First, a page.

Imagine a sandwich board with four or five entrees and a handful of apps and snacks, not a double-sided encyclopedia of your preferred cuisine.
Step 2: Draw Up a Food Truck Business Plan With Detailed Financial Projections
Next, draw up a business plan that details your concept and makes comprehensive financial projections for your first three years of operation based on your estimated startup and ongoing expenses and revenues.
Your business plan needs to encompass most if not all of the items on this list:
- Food truck licensing requirements and costs in your area
- Initial and ongoing local health department inspection and safe food service requirements
- Your food truck’s operational model — roaming, residence-based, or something in between — and how much private catering you plan to do, if any
- What type of food truck you’ll need (whether a full-size truck or cart)
- Costs for your truck or cart and cooking equipment, and whether you plan to buy new or used
- Where you plan to prepare food, if not entirely in your mobile eatery, and costs for a fixed prep or cooking space like a commissary or nonprofit commercial kitchen
- Where you’ll park your truck overnight
- Your menu design and ingredient costs
- Ongoing overhead costs like parking, propane, insurance, and business services such as payment processing and point-of-sale equipment
- Your marketing plans and costs, including website development and social media marketing
If this is your first time writing a business plan, review the U.S. Small Business Administration‘s business plan overview to determine how best to proceed.
Step 3: Line Up Financing
With your completed business plan in hand, you’ll have a good estimate of your total food truck startup costs — and thus your pre-revenue financing needs — as well as your short-term business credit (working capital) needs once you’re operational.
Although it’s possible you’ll find a bank or credit union willing to finance your entire startup period on the strength of your business plan, it’s more likely you’ll need to cobble together financing from multiple sources, especially if this is your first food business.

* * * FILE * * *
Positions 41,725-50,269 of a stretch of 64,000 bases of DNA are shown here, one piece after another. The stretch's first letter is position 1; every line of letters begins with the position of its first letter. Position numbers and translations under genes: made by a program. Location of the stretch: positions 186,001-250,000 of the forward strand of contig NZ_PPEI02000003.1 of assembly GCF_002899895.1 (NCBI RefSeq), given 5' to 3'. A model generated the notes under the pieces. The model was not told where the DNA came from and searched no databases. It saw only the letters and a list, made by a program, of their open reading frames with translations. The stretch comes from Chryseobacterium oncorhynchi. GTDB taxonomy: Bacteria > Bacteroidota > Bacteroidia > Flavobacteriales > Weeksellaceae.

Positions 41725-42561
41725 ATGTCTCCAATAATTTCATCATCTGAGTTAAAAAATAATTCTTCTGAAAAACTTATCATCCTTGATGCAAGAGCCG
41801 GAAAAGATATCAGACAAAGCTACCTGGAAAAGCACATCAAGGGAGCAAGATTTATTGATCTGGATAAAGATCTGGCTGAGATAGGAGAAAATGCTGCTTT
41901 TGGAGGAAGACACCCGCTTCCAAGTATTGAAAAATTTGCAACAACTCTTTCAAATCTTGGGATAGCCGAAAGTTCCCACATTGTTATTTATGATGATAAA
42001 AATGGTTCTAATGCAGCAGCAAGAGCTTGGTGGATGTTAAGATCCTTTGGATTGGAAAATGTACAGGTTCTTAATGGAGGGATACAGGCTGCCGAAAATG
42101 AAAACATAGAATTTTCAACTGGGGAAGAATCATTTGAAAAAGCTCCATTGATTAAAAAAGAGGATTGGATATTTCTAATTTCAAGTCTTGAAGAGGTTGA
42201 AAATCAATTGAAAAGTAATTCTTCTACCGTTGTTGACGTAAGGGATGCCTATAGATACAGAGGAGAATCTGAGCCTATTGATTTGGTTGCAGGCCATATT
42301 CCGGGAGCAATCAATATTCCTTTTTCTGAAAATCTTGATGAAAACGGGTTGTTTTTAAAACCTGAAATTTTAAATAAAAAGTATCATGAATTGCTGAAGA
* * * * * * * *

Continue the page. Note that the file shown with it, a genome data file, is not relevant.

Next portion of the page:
- Secured Food Truck Loans. Your best option for financing the purchase of a refurbished or new food truck is a secured vehicle loan, similar to a car loan. Because these loans are secured by the value of the truck itself, they carry lower interest rates than unsecured loans — although interest rates on specialized commercial vehicles like food trucks are likely to be higher than those on passenger cars. If you have an existing relationship with a bank or credit union, speak to a business lending officer there. Otherwise, contact a food truck or trailer manufacturer like Chameleon Concessions or Custom Trailer Pros and ask about third-party financing.
- Unsecured Digital Loans or Lines of Credit. If your food truck or cart is the next phase in your existing food business’s growth, turn to digital lenders like OnDeck or Lending Club for financing — they’re fast and underwrite five- and six-figure loans for businesses that have been in business long enough (usually at least 12 months) and have adequate revenue (usually $100,000 or more per year). First-time food entrepreneurs can turn to specialized lenders with more forgiving standards, like Food Truck Lender.
- Small-Business Credit Cards. As long as you’re willing to personally guarantee your charges — which you’d need to do with a personal credit card anyway — a small-business credit card, like the Chase Ink Business Unlimited, could help you manage the many smallish expenditures you’ll need to make on equipment, licenses, storage, equipment, and more during the pre-revenue period. If you don’t qualify for a small-business card that meets your needs, try a personal cash-back credit card instead. Either way, apply for a card with a long 0% APR introductory period for purchases to minimize early interest expenses.